To provide children facing adversity with strong and enduring, professionally supported 1-to-1 relationships that change their lives for the better, forever.
All children achieve success in life.
We partner with parents/guardians, volunteers and others in the community and hold ourselves accountable for each child in our program achieving:
- Higher aspirations, greater confidence, and better relationships
- Avoidance of risky behavior
- Educational success
The Big Brothers movement began in Cincinnati, Ohio in 1903 and slowly the one-to-one mentoring philosophy took hold over the next forty years. In 1946, thirteen Big Brothers Associations joined forces and formed Big Brothers of America, one of the few social welfare organizations to be chartered by the Congress of the United States. Big Brothers of America and Big Sisters of America merged in 1976. Today, our agency is a full network affiliate of Big Brothers Big Sisters of America. There are more than 400 affiliated agencies nationwide serving youth and helping them reach their potential.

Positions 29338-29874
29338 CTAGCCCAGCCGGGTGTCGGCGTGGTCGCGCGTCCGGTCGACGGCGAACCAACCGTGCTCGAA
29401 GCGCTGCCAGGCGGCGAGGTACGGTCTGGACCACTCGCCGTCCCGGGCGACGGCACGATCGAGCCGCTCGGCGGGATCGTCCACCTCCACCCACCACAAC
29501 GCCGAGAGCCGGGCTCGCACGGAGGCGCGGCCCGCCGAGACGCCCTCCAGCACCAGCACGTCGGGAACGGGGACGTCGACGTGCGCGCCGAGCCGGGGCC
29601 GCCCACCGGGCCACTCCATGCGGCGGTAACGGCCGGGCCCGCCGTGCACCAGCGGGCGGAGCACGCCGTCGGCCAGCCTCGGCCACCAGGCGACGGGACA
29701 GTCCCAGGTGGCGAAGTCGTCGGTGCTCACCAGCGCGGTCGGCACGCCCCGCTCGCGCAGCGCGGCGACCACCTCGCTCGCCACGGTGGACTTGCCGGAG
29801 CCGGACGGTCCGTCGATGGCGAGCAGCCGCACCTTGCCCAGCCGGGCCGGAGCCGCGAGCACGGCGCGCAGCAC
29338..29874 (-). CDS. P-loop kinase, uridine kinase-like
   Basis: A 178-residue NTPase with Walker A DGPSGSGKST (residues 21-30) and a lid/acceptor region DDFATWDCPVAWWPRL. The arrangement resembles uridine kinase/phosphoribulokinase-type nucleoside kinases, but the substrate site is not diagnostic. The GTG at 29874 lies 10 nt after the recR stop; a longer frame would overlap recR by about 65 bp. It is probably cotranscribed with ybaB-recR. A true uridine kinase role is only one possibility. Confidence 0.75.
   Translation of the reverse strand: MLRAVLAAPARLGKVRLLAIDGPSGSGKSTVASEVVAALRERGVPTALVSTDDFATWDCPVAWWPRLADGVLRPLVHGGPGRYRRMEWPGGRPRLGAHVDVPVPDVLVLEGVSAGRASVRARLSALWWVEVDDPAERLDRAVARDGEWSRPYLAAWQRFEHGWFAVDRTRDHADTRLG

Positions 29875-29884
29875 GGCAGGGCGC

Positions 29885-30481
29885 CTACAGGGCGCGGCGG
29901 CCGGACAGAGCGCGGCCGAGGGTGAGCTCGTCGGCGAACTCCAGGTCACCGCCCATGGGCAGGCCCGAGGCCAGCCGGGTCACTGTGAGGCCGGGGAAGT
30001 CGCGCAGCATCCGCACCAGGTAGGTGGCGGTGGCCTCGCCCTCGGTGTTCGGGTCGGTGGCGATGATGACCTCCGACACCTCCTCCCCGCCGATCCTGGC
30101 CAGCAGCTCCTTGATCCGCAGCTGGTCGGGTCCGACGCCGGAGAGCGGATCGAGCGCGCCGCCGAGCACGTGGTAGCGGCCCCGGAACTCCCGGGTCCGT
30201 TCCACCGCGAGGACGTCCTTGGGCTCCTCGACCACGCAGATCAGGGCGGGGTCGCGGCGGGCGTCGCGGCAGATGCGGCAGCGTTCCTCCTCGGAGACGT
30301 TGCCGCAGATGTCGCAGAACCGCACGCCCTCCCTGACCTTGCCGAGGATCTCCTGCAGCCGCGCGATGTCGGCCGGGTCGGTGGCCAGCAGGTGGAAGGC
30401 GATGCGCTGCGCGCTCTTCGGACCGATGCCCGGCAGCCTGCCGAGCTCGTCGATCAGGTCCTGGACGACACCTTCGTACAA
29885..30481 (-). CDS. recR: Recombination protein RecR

The local donor and volunteer supported agency formed in Fresno in 1968 and began mentoring services in 1969. Since that time, we have served over 10,000 children and their families. Our program has been acknowledged and honored by the Juvenile Justice Commission, Fresno Police Department, Fresno County Probation Department, California Youth Authority, City of Fresno, The United Way of Fresno County, and the Governor’s Office. We received a 2005 Quality Award and a 2007 and 2008 Family Strengthening awards from Big Brothers Big Sisters of America and the Annie E. Casey Foundation.
In 1997 satellite offices opened in Hanford and Madera to cover an expanded service area of Kings and Madera counties. Expanding yet again, in late 2007 we merged with Big Brothers Big Sisters of Tulare County and changed the name to reflect our regional nature. About a year later in October of 2008, a satellite office was opened in Kern County through the help of a local Leadership Council.
Children are shown through local and national evaluations to have improved their grades in school, participated more in class, increased their self-confidence, and improved relationships with family and peers. New research on Little Brothers and Sisters now in their adulthood are significantly more likely to have completed a 4 year degree, live in higher income households, and give back to their community both as volunteers and financally.